Rensselaer Alumni Magazine - Spring 2015 - (Page 7)
Making Music to
Connect the World
KARL RABIL /©VASSAR COLLEGE
President Shirley Ann Jackson met with Pauline Newman before delivering
the Newman Distinguished Lecture in Science, Technology, and Society
at Vassar College in Poughkeepsie.
Advancing The New Polytechnic
PRESIDENT SHIRLEY ANN JACKSON SHARED HER
vision for The New Polytechnic-and its unprecedented potential to harness the power
of science and technology-at the inaugural
Pauline Newman '47 Distinguished Lecture
in Science, Technology, and Society.
Held in April at Newman's alma mater,
Vassar College, the lecture acknowledges
her contributions in the field of intellectual
property and patent law, and in the application of science and technology for government, business, and academic use. Since
1984, Newman has served as a judge for
the U.S. Court of Appeals for the Federal
Circuit, which has nationwide jurisdiction
over international trade legal issues, government contracts, patents, and other subjects.
"Hers has been an extraordinary career,"
Jackson said, "but one with which we are
familiar at Rensselaer, where a number of
our alumni and alumnae have moved from
science and engineering to become prominent figures in intellectual property law."
As an example, Jackson cited Arthur
Gajarsa '62, chairman of the Rensselaer
Board of Trustees, and former U.S. circuit
judge. In fact, Gajarsa served alongside
Newman for 15 years on the U.S. Court of
Appeals for the Federal Circuit.
She devoted most of her remarks to The
New Polytechnic, defined as a collaborative
endeavor merging across a multiplicity of
disciplines, sectors, and global regions.
"We are re-envisioning the meaning of
polytechnic, within the context of modern
challenges and opportunities," Jackson said.
"The New Polytechnic is predicated on the
absolute necessity of educating our students
in multidisciplinary and collaborative
thinking, and linking our researchers-in
the arts, architecture, the humanities, the
sciences, and the social sciences-as well
as in engineering and the applied sciences.
Engaged in by a broad spectrum of participants, guided by societal concerns and
ethics, The New Polytechnic ultimately
facilitates novel and effective approaches
to global challenges."
Jackson pointed to global threats such as
geopolitical tensions, climate change, pandemics, competition for natural resources,
and growing income inequality in developed
and developing economies.
"Collaborations on a grand scale are
required, and colleges and universities, as we
educate future leaders and convene brilliant
scholars, have an obligation to seed, and to
"Collaborations on a grand scale are required, and
colleges and universities, as we educate future
leaders and convene brilliant scholars, have an
obligation to seed, and to support, new approaches
to teaching, learning, and problem-solving."
support, new approaches to teaching, learning, and problem-solving," Jackson said. "It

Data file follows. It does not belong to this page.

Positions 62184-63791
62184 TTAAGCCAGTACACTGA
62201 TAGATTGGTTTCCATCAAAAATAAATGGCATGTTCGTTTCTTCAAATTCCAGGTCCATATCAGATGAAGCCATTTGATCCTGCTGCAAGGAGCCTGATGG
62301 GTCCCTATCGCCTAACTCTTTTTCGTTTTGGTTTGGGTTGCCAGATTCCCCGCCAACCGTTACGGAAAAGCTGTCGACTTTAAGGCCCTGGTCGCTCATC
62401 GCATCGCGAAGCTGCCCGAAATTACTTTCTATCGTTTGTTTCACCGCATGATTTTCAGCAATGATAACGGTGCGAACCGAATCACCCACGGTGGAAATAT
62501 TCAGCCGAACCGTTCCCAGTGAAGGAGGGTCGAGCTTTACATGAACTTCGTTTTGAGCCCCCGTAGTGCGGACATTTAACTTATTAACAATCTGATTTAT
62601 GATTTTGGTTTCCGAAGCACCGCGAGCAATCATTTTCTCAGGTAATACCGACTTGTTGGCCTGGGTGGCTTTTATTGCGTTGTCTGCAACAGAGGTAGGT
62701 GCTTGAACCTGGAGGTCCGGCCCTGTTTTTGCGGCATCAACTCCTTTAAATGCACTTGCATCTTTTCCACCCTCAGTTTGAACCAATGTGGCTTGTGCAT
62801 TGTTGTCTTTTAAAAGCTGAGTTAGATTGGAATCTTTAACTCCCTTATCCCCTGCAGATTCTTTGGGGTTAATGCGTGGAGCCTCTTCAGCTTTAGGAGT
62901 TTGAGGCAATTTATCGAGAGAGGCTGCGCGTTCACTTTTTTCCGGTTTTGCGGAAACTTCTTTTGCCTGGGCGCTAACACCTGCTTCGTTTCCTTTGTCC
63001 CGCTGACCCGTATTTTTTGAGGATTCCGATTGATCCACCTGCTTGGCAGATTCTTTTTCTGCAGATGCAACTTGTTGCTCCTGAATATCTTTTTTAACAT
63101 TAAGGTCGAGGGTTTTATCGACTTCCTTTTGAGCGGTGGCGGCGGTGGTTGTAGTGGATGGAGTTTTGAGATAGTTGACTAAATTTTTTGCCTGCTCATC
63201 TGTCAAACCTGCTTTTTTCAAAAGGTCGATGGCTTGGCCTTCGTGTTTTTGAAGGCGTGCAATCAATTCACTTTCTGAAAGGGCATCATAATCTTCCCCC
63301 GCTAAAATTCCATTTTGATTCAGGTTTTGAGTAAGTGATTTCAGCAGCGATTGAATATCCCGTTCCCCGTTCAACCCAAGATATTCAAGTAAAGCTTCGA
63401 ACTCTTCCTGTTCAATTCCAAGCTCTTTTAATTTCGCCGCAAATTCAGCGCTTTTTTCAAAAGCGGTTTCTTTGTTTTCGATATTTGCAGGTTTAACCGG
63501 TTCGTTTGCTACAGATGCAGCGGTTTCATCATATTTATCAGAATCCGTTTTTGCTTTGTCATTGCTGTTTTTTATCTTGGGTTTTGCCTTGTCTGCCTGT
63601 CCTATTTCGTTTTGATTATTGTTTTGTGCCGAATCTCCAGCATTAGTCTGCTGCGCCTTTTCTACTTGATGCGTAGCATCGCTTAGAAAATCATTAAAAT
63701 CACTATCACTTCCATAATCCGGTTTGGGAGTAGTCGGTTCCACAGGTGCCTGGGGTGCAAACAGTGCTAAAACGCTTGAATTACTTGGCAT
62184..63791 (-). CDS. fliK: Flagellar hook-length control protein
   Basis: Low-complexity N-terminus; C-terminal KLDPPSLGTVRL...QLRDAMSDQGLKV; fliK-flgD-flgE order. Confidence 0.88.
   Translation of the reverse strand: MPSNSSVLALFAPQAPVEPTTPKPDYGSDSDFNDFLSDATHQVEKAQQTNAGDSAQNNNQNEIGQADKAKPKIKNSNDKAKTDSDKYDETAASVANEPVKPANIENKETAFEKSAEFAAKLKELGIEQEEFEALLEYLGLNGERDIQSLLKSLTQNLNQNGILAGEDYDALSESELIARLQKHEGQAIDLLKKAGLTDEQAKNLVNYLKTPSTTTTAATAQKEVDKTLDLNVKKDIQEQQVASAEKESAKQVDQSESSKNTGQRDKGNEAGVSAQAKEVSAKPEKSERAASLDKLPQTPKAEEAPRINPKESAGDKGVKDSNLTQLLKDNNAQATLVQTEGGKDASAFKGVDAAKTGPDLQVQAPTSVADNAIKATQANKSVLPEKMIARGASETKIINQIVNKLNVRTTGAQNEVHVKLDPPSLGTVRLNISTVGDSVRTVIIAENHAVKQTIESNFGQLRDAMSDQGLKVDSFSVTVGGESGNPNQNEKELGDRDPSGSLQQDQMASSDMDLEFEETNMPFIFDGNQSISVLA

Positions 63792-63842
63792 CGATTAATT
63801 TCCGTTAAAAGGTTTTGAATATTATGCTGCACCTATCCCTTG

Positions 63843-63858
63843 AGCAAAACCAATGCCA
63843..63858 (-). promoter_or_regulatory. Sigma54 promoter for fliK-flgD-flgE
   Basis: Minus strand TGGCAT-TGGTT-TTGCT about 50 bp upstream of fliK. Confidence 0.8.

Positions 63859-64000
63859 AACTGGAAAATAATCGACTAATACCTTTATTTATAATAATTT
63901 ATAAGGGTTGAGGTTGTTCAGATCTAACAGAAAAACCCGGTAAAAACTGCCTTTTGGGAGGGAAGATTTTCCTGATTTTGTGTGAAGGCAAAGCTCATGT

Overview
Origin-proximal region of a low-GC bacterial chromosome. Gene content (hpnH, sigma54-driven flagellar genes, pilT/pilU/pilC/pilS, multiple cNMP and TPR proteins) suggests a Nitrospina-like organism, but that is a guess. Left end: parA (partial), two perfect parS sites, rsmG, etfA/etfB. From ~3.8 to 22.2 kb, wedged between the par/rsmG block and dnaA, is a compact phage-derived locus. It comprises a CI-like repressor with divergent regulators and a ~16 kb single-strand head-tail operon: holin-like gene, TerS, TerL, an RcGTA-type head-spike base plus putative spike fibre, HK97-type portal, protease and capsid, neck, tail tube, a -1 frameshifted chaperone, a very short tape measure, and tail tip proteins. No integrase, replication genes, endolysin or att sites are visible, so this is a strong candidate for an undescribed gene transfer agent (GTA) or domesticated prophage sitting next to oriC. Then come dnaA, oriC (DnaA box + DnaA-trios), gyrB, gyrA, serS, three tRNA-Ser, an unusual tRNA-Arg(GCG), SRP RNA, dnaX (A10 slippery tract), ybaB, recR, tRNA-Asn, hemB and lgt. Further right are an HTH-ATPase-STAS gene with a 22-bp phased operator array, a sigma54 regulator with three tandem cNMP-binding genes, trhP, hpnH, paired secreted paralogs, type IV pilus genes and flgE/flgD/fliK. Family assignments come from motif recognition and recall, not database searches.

is when we join forces that we truly cancel
out our weaknesses and compound our
"To solve great problems," she added, "we
IN CELEBRATION OF EARTH WEEK, THE SCHOOL OF
Humanities, Arts, and Social Sciences (HASS)
debuted an innovative artistic performance
featuring the Earth Trio 2015 combining
music, philosophy, and the sounds of nature.
"Music does connect us to the world,"
says Michael Century, professor of music and
new media. "It's not a separate category for
escape or diversion only. The 2015 Earth Day
Music Celebration was built on the highly
impactful Earth Week Festival that was held
in 2013, which attracted large audiences
that attended a series of performances, talks,
panels, and films."
Century, who is also a pianist, accordionist, and composer, says that this year's event
brought together several world-class musical
and intellectual talents in a two-part program.
"Susie Ibarra and David Rothenberg are unique
musicians that I have known for years, with
strong commitments in their art to the environment and sustainability matters," he says.
The Earth Trio includes Century, Rothenberg, and Ibarra. Ibarra is a percussionist,
composer, teacher, and practitioner of world
music. She is also noted as a humanitarian
working with indigenous peoples through
music, a TED fellow, and a collaborator working with artists in other media. Her composition Circadian Rhythms, for 77 percussionists
and surround soundscape, was premiered at
the 2013 Earth Week Festival on campus.
Musically at home in classical, contemporary, and improvisational settings, Century
joined the Rensselaer Arts Department
in 2002 after a varied career as university
teacher, new media researcher, inter-arts
producer, and arts policy maker. His works
for live and electronically processed instruments have been performed and broadcast
in concerts and festivals internationally.
RENSSELAER/SPRING 2015 7
Table of Contents for the Digital Edition of Rensselaer Alumni Magazine - Spring 2015
Table of Contents
Snapshot: Astronomy and Art Intersect
President's View: Healthy Partnerships
Feature:Bridging the STEM Gap
Feature: Smartest Lake in the World
Feature: In the Air
RAA Annual Report
One Last Thing: A Memorable Visit to Rensselaer
Link: Inside Rensselaer 209th Commencement Article & Photos
YouTube Link: Partnerships: Icahn School of Medicine at Mount Sinai and Rensselaer (2:40)
Link: “The New Polytechnic: Addressing Global Challenges, Transforming the World” speech
YouTube Link: Immersive Learning at Rensselaer: Geo Explorer (0:49)
YouTube Link: The Jefferson Project at Lake George (0:03:25)
Link: Class Notes (RAA Account Required)
Rensselaer Alumni Magazine - Spring 2015